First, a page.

Stiff head wind blowing as port sails into 2003

State's financial pinch coming at a bad time

Port of Baltimore

January 12, 2003|By Paul Adams | Paul Adams,SUN STAFF

Since unveiling a new diversification strategy four years ago, the port of Baltimore has attracted enough automobiles, farm tractors, paper and other niche cargo to keep the city's waterfront business growing despite a sluggish global economy.

But port business leaders say the pace of activity will slow in 2003 as the economy continues to limp along and a state budget crisis hinders plans to expand public marine terminals.

Maryland has spent tens of millions of dollars in the past two years to land long-term contracts with key shipping lines and manufacturers, resulting in a surprising space crunch at formerly underused port facilities. Without money for expansion, any new business could pose logistical challenges, officials said.

"We're looking at other properties right now, but we're coming into a very difficult period here for the state of Maryland," said James J. White, executive director of the Maryland Port Administration, which oversees state-owned terminals. "Everybody is going to be standing in line [for money] and saying, `How about me?' And believe me, I'll be waving my hand, too."

The state's financial constraints come at a time when the port is enjoying a level of stability that was absent during much of the 1990s, when rival East Coast ports gradually stole market share from Baltimore in a fierce competition for lucrative cargo that comes packed in steel containers.

To reverse the trend, Maryland transportation officials targeted alternatives, such as automobiles, farm tractors and other machinery that is rolled on and off ships, forest products and other noncontainerized cargo.

The strategic plan has gradually yielded results. The port administration signed a 20-year deal with Scandinavian shipping line Wallenius Wilhelmsen in 2001 that has transformed the Dundalk Marine Terminal into a hub for roll-on/roll-off cargo. The business was up 8 percent in the first half of 2002, and Baltimore's share of the East Coast's roll-on/roll-off market topped the 50 percent mark for the first time. So far, the state has spent $14 million on terminal improvements related to the contract and is working on plans for the next phase.

However, White and shipping analysts said this year will be tough for roll-on/roll-off carriers as the industry continues to consolidate and users of big-ticket items, such as heavy machinery, put off new purchases as a result of the slow economy.

"I see in discussions with some of the carriers that the market as far as volume goes is pretty flat right through [2003]," White said.

The port's automobile business faces a different kind of challenge. The port's auto terminals are so packed that officials say there isn't enough room to handle another major contract. Vehicle-processing companies in Baltimore signed a series of deals with manufacturers during the past two years, making Baltimore the No. 2 auto port on the East Coast with about one-fifth of total market share.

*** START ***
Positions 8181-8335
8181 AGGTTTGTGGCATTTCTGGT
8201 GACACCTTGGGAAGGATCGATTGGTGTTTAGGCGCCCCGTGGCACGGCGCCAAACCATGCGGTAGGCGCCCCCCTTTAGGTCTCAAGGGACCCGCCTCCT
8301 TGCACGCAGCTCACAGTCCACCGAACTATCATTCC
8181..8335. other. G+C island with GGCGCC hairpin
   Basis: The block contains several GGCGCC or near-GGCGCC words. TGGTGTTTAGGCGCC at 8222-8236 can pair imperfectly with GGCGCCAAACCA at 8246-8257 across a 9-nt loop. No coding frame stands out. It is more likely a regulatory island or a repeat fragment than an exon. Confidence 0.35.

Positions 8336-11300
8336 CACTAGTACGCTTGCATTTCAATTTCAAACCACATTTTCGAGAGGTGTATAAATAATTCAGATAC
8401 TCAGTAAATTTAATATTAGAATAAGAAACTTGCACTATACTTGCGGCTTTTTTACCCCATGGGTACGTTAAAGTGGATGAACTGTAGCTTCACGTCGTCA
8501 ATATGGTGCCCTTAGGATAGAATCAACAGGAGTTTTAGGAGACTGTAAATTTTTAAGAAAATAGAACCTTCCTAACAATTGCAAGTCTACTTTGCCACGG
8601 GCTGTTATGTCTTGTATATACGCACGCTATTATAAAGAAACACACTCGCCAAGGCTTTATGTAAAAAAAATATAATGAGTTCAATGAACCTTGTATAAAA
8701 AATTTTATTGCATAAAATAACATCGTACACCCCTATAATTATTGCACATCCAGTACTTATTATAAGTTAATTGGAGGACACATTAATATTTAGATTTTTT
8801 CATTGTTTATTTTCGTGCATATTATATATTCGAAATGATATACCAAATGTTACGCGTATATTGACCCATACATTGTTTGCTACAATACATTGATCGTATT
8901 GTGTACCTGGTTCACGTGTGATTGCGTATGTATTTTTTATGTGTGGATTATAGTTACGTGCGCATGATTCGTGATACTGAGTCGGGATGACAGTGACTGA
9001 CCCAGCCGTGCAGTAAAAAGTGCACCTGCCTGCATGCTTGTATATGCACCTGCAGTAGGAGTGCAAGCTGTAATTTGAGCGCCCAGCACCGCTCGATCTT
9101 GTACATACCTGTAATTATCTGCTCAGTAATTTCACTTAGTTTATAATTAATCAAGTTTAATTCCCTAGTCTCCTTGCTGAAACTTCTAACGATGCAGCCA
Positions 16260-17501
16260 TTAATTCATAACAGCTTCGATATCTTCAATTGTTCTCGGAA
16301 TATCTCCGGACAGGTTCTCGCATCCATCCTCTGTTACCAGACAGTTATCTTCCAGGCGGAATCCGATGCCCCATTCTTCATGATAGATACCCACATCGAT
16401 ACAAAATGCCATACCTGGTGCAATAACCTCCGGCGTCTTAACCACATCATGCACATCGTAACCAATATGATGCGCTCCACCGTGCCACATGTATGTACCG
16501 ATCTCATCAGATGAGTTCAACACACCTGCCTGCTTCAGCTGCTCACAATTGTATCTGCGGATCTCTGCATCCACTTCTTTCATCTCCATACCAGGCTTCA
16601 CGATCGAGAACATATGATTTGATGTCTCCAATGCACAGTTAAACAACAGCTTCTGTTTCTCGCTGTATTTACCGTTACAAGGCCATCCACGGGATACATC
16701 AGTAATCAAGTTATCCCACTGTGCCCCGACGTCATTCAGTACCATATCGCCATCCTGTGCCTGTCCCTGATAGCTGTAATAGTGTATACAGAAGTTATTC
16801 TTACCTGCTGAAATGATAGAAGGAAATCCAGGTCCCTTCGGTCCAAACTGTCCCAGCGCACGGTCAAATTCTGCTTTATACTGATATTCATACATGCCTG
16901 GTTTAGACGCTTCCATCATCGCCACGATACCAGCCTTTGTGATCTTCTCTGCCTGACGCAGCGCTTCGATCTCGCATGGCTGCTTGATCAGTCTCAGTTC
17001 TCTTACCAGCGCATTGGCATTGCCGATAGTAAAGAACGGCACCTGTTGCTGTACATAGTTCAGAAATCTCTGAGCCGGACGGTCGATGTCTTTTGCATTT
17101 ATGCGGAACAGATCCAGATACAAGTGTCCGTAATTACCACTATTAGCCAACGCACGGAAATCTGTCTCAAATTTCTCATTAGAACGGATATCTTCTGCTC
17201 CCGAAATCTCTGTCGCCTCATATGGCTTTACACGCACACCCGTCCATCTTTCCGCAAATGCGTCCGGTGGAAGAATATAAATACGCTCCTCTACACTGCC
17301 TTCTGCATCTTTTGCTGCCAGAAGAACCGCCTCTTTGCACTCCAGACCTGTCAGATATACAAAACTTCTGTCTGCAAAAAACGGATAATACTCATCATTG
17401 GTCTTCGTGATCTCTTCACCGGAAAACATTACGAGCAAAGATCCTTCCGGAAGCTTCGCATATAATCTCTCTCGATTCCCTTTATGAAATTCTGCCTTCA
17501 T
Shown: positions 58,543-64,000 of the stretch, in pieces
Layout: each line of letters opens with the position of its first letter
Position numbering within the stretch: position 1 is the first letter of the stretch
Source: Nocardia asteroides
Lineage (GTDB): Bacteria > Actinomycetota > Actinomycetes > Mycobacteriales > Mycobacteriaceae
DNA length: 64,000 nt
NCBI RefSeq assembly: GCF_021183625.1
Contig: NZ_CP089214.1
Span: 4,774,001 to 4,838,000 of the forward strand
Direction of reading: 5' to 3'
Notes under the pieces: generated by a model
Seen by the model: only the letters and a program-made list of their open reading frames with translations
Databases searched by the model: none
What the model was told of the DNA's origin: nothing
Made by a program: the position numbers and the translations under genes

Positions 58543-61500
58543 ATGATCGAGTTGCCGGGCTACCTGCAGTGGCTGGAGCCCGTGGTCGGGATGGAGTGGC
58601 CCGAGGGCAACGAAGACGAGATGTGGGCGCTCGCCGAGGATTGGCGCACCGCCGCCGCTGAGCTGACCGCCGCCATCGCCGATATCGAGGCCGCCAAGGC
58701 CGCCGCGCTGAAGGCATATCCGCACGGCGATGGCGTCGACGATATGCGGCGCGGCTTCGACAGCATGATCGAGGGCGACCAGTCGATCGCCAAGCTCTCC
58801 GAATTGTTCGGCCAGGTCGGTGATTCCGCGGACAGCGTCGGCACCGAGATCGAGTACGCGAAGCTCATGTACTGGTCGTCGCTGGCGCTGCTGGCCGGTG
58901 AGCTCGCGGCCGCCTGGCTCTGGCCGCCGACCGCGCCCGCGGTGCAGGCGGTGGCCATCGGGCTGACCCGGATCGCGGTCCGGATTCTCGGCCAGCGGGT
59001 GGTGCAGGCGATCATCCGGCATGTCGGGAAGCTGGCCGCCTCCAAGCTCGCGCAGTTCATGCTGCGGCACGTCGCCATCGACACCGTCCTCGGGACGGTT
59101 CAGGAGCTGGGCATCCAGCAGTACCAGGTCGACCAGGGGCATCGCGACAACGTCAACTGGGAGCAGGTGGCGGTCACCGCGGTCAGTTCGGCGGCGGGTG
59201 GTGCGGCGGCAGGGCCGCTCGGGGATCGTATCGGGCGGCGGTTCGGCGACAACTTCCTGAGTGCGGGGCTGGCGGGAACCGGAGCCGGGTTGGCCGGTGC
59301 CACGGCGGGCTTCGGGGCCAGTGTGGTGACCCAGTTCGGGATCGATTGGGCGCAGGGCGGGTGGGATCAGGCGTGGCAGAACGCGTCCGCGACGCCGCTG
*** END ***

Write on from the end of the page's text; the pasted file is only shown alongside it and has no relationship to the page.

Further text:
"The problem in Baltimore is that we are just not going to be able to handle the growth in any new business with the existing facilities," said Jim Davis, chief executive officer of Amports, the port's largest handler of automobiles.

The prospect for more automobile cargo is strong enough that transportation officials barely flinched when Toyota announced last year that it was moving most of its Baltimore business to New Jersey. Several companies - including Amports - are bidding to take over the 44-acre Toyota facility and fill it with new and existing business. "The growth ability is there," Davis said. "It's not pie in the sky."

Port officials are hoping to break ground this year on an expansion of the state-owned Masonville auto terminal, which is adjacent to the Toyota facility. But that project would take 18 months and cost about $12 million. ATC Logistics, the auto-processing company that leases the facility, has said it wants the additional space.

Expanding the auto terminals also will have to compete with plans to build more warehouse space for the port's growing paper, pulp and lumber imports. The port handled 1.03 million tons of forest products in fiscal year 2002, which ended in June. That's a nearly 27 percent increase over the previous year. Port officials have plans to build an additional 500,000 square feet of shed space during the next two years to accommodate more paper from overseas manufacturers.

The port's main container terminal remains one of the few facilities with room to grow. In May, the port administration took delivery of six gantry cranes that enable longshoremen to stack cargo containers higher and more densely, effectively expanding capacity at the Seagirt Marine Terminal using existing space. Each mobile crane cost about $1.2 million.

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